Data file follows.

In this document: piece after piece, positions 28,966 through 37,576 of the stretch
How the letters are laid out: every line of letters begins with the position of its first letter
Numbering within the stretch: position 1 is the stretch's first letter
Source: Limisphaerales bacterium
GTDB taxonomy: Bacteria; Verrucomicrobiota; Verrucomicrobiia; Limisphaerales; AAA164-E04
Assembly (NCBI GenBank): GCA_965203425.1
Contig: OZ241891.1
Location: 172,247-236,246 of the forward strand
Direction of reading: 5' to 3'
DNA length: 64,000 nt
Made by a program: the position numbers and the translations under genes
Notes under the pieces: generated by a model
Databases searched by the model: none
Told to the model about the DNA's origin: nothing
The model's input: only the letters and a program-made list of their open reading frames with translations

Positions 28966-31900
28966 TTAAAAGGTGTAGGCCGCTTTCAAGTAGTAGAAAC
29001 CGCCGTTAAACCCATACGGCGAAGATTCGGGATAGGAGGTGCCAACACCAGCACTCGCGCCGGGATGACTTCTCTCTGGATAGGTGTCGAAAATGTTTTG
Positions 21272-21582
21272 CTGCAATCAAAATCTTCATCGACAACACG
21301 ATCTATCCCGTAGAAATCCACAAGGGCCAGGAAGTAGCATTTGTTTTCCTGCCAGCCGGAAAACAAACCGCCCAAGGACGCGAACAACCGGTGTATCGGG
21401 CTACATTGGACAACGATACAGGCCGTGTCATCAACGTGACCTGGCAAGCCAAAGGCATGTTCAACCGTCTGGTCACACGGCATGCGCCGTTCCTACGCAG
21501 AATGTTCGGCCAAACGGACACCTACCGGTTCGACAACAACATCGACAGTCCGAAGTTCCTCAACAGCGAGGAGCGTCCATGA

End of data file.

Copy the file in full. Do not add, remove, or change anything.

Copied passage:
In this document: piece after piece, positions 28,966 through 37,576 of the stretch
How the letters are laid out: every line of letters begins with the position of its first letter
Numbering within the stretch: position 1 is the stretch's first letter
Source: Limisphaerales bacterium
GTDB taxonomy: Bacteria; Verrucomicrobiota; Verrucomicrobiia; Limisphaerales; AAA164-E04
Assembly (NCBI GenBank): GCA_965203425.1
Contig: OZ241891.1
Location: 172,247-236,246 of the forward strand
Direction of reading: 5' to 3'
DNA length: 64,000 nt
Made by a program: the position numbers and the translations under genes
Notes under the pieces: generated by a model
Databases searched by the model: none
Told to the model about the DNA's origin: nothing
The model's input: only the letters and a program-made list of their open reading frames with translations

Positions 28966-31900
28966 TTAAAAGGTGTAGGCCGCTTTCAAGTAGTAGAAAC
29001 CGCCGTTAAACCCATACGGCGAAGATTCGGGATAGGAGGTGCCAACACCAGCACTCGCGCCGGGATGACTTCTCTCTGGATAGGTGTCGAAAATGTTTTG
Positions 21272-21582
21272 CTGCAATCAAAATCTTCATCGACAACACG
21301 ATCTATCCCGTAGAAATCCACAAGGGCCAGGAAGTAGCATTTGTTTTCCTGCCAGCCGGAAAACAAACCGCCCAAGGACGCGAACAACCGGTGTATCGGG
21401 CTACATTGGACAACGATACAGGCCGTGTCATCAACGTGACCTGGCAAGCCAAAGGCATGTTCAACCGTCTGGTCACACGGCATGCGCCGTTCCTACGCAG
21501 AATGTTCGGCCAAACGGACACCTACCGGTTCGACAACAACATCGACAGTCCGAAGTTCCTCAACAGCGAGGAGCGTCCATGA